Once you have created the perfect favicon, it is time to upload it and serve it to your visitors. Begin by uploading your favicon to the root directory (www) of your website. Although other locations are theoretically possible, certain browsers such as Internet Explorer and even Firefox may get confused and ignore your favicon entirely. The traditional and perhaps de facto standard location for favicons is easily the site root.
After uploading your favicon, it’s time to place a call for it in each of your web pages. Favicons are called via the
<link> element, which is located in the
<head> section of (X)HTML web documents. Here is the general format required by the
<link> element to call favicons:
<link rel="shortcut icon" type="image/x-icon" href="http://domain.tld/favicon.ico" />
Let’s look at each attribute of this element, and discuss possible variations.
relattribute tells the browser the purpose of the linked resource. All browsers understand a
relvalue of “
shortcut icon,” but only certain non-IE browsers such as Mozilla and Opera correctly interpret a
relvalue of “
icon.” Thus, using
rel="shortcut icon"is optimal.
typeattribute specifies the MIME type for the linked resource. All browsers understand “
image/x-icon,” but this is only correct if referring to an actual
.ico-formatted favicon. If your favicon is formatted as
.png, the correct MIME type is “
image/ico,” as represented by
hrefindicates the lcoation of the linked resource. It is recommended to locate your favicon in the root directory of your site. If you choose an alternate directory, edit the path of this element to point to the correct location. Keep in mind, however, there is no guarantee that all browsers will recognize favicons located in non-root locations. Also, remember to change the “
.ico” file extension given in the example if you are using a different format.
Thus, assuming we are following the suggested “best practices” for favicon implementation, there are two fundamental types of
<link> elements used to call favicons:
Call favicons in .ico format
<link rel="shortcut icon" type="image/x-icon" href="http://domain.tld/favicon.ico" />
Call favicons in any other format
<link rel="shortcut icon" type="image/ico" href="http://domain.tld/favicon.ico" />
Remember to change the
domain.tld to your domain! :)
- When deciding on a format for your favicon, remember that our old friend IE does not play well with
- When checking your favicon in IE, you may have to sacrifice to idols to make it appear.
- IE 5 may only recognize favicons that are named “favicon.ico”.
- Internet Explorer 6 may only support the
.icoformat for favicons.
- In general, favicons are far more flexibile than IE would have you believe. Other browsers support a mucher broader implementation of favicons, including support for alternate file names, different file types, and multiple file sizes. Non-IE browsers even facilitate the easy loading of the favicon into your browser! Wheee! ;)
No leave the favicon in the root directory and make sure that the HMTL source code is correct for the sub-pages. You also want to make darn good and certain that your browser cache is clear and maybe even restart the browser. For old IE and Firefox (and possibly Chrome) you also need to bookmark the page and restart the browser for the favicon to be displayed.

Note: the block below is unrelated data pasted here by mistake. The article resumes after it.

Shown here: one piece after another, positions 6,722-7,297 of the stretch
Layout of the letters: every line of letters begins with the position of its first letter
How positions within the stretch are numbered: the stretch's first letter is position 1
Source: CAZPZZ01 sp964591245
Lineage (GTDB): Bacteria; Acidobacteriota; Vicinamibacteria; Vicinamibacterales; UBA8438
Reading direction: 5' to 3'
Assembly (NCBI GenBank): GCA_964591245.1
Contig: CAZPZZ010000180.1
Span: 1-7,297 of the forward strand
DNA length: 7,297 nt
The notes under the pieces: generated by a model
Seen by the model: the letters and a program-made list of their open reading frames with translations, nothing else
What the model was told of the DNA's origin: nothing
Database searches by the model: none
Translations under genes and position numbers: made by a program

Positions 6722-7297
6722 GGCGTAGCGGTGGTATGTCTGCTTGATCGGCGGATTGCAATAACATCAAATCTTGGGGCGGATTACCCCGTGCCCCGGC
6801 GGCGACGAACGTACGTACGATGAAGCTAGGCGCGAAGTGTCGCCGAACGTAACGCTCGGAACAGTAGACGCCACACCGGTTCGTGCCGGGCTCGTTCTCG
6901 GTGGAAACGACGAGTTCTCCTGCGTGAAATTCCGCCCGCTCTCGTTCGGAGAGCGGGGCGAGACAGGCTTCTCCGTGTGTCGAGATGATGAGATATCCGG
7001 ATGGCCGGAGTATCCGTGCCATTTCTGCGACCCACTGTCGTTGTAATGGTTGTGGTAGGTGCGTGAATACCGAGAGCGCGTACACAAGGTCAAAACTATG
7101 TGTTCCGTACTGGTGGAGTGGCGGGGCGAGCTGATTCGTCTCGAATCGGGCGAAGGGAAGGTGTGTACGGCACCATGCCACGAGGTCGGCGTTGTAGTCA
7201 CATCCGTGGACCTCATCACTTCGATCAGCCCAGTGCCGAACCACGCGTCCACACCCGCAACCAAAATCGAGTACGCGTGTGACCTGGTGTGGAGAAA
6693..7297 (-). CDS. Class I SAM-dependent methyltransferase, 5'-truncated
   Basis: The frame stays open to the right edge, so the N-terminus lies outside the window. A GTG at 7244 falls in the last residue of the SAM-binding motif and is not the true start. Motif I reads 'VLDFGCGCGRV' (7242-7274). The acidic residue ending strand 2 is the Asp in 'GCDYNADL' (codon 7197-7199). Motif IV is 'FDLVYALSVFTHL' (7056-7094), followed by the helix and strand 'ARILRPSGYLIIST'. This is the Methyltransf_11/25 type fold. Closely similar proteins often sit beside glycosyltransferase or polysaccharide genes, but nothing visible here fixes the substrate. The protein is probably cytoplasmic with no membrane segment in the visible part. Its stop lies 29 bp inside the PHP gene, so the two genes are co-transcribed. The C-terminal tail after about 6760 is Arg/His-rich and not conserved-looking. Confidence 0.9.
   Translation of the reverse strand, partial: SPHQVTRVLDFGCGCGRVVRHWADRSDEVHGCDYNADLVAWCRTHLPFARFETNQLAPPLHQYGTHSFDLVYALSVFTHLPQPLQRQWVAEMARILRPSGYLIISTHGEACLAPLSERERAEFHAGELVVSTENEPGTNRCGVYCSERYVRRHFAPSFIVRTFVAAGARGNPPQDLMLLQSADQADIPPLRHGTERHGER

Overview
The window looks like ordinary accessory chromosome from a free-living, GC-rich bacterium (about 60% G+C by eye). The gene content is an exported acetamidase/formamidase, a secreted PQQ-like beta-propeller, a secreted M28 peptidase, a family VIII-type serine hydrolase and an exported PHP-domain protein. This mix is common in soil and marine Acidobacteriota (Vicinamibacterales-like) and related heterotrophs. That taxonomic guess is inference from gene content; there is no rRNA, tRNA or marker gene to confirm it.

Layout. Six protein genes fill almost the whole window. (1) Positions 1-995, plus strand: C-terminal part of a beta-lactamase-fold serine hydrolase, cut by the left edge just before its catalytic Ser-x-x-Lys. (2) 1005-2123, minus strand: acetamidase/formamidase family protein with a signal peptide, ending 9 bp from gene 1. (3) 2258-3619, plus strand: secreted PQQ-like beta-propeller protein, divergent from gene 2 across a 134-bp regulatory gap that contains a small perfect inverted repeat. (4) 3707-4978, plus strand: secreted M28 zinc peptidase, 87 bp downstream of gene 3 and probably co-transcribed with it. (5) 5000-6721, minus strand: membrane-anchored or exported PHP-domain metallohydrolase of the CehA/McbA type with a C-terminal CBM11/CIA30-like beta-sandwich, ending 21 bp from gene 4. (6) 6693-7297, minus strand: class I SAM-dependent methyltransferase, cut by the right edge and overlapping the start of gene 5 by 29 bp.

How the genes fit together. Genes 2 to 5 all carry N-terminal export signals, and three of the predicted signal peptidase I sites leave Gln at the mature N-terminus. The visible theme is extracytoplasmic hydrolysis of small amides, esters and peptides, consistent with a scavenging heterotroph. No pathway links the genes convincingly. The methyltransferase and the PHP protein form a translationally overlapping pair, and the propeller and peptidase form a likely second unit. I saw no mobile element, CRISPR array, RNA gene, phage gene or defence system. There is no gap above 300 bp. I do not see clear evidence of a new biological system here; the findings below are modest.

ok. do I need to add that line of code to other pages?
I have checked the site in IE, and no favicon shows up on any of the pages. I will try closing a restarting the browsers.
Put this in the
<head>section of all your pages:
<link rel="shortcut icon" href="http://domain.tld/favicon.ico" type="image/x-icon" />
And change the “
domain.tld” to that of your site. Then make sure that your favicon is actually at that location (i.e., root) by loading that URL – http://domain.tld/favicon.ico – in your browser.
You should be good to go – just remember to absolutely flush your browser cache and restart browser.
How doi I “to upload it and serve it to your visitors. Begin by uploading your favicon to the root directory (www) of your website. ”??? Could you help me with that? I appreciate it.
@sueli: The easiest way is to use a FTP program to connect to the server on which your site is hosted. Then once you have a connection, upload the file to the directory that contains your site files. Your host should be able to help you with this.
Thanks for this tutorial. It helped me with one of my sites! Good stuff here!
Thanks to you perishable, for the IE conditional statement, been running round in circles for weeks now trying to get a .gif icon to appear in ie8, cleared cookies and everything but nothing worked. Gonna go with a static one now and an animated one in firefox and other browsers? When the new blog post layout gonna appear then?
Hi Pinto and Perishable.
The “missing” favicon issue is actually caused by the latest version (8.0.1) of FF that you may have upgraded to.
Like you, my favicon is missing. And it happened after the upgrade. See this FF support article: https://support.mozilla.com/en-US/questions/890741?page=1
Cor-el from the article offered some code solution to be added. However, I am not sure which wordpress template file this code should be added to. Do you have any pointers / tutorial you can provide?
Hey Sharon, looking at Cor-el’s code, it looks like something that you would add to your browser, so it’s only a local fix and won’t change anything on other people’s browsers. Adding the code anywhere in WordPress will do nothing, unfortunately.